Java Virtual Machine

Since i am starting out with a technical blog, it’s reasonable to take off from the heart of Java, the JVM. With this small discussion, let me try to throw light into the following questions:
  1. How is Java Platform Independent?
  2. What is JVM?
  3. Is JVM Platform Independent?
  4. How is JVM Implemented?
Before we actually get onto the questions, it’d be good to have an overview on how the java language works.
The image above will give a rough idea on how the java code you write gets translated to an application.As a skeleton, the code you write goes through two stages before it gets translated into an application.Stage 1: The first stage is familiar with everyone. It is nothing but the compiling of the .java file you have with you. The javac compiler translates the java code in the .java file to bytecode present in the .class file. The bytecode is nothing but an assembly language, similar to the 8085 machine language. But unlike the 8085 assembly language, our bytecode is not platform dependent. For bytecode, JVM is the platform.Stage 2: The bytecode in the .class file is then received by the Java Virtual Machine, which plays the role of converting it to the machine language recognized by the underlying hardware of a particular machine.

This is roughly how the javacode takes it’s journey from the .java file to being an application.

Now, let us see the answers to the questions we have above:

1) How is Java Platform Independent?

One of the many reasons why java is overwhelmingly popular is that it is platform independent. Be it Windows, Linux, Mac or even your blackberry..wham.. you have a java app. Well, what brings forth this magic? In a single word, it can be answered as the JVM. Most programming languages compile the code into machine language, which is suitable to be executed in a specific microprocessor architecture. But java programs is not specific to a microprocessor. But it is run the JVM. The JVM acts as an emulator for the processor. As discussed above the JVM is responsible for handling the bytecode. Based on the bytecode, it will throw actions or system calls to the machine.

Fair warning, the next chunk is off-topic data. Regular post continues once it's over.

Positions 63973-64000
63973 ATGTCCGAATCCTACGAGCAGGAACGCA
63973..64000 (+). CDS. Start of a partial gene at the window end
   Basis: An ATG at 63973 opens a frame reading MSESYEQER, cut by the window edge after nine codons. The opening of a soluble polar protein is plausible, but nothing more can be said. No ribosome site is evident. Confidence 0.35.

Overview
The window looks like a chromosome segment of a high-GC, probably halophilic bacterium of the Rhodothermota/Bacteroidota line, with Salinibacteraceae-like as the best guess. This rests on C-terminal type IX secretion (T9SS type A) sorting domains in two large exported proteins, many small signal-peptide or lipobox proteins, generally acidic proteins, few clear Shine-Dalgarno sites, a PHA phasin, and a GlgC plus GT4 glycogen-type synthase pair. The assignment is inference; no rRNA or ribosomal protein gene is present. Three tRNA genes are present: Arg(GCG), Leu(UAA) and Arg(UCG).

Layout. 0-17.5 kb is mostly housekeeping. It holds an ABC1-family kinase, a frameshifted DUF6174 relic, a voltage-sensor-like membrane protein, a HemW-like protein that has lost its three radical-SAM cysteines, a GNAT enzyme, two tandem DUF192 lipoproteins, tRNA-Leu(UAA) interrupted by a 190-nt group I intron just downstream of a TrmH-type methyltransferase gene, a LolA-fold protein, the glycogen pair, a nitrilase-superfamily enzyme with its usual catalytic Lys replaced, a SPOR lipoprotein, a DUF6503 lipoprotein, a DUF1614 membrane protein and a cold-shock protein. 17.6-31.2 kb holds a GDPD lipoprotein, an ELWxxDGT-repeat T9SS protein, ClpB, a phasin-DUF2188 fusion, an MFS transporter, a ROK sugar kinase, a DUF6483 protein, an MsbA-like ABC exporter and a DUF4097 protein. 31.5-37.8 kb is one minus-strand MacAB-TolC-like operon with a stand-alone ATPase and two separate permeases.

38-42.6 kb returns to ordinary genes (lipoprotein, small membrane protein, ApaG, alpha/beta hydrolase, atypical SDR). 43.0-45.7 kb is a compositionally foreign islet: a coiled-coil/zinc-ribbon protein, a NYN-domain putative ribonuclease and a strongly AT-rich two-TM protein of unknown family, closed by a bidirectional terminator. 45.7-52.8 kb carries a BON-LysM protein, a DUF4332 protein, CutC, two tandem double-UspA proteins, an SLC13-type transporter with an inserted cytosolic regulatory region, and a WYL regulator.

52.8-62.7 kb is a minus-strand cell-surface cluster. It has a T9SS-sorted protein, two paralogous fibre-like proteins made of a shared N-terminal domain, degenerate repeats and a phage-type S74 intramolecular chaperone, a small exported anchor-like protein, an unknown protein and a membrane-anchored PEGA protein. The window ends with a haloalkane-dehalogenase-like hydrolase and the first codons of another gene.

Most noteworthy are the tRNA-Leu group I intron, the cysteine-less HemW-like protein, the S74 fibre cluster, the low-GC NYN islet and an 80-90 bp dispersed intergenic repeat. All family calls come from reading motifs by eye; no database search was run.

2) What is JVM?
JVM or Java Virtual machine is in fact, the heart of java programming language. The JVM does the task of making the java programming language platform independent. As explained above, the JVM roughly does the following steps:
Step 1: Take in the .class file.
Step 2: Create the action and system calls that manage the underlying hardware.
Step 3: The application runs using these actions and calls.
As seen in the image, we have two platforms, one is the Intel architecture, which has a Windows XP Pro Edition running, and also an AMD Platform which has a Red-Hat Linux running on it. The bytecode is in the .class format and is same for both the platforms. The .class file is received by the JVM which generates action calls to the hardware on which it is implemented. The curious thing to be noted here is that, even though JVM is present in Windows XP ans Fedora Linux, they are not the same copies, but different versions designed in such a way to work in separate platforms. More into this in the next section.

3) Is JVM Platform Independent?

To make long answer short, JVM is not platform independent. It is as platform dependent as it can be. As seen in the above figure, a JVM runs in a specific operating system, be it a C# one like Windows or a java based one. To run in a java based platform jvm has to be platform based too. SUN( or ORACLE) claims there are over 4.5 billion JVM enabled devices in the world. The iamge shows the situation where a java enabled blackberry phone stopped responding due to java error.

5) How is JVM Implemented?

We have seem JVM is the heart of Java and JVM is enabled in over 4.5 billion machines. The one question that deserves to be answered is how JVM is implemented. The answer is simple, through the Java Runtime Enviornment, or JRE. SUN provides JRE for each platform. The virtual machine, and it’s supporting code is defined as the runtime enviornment.
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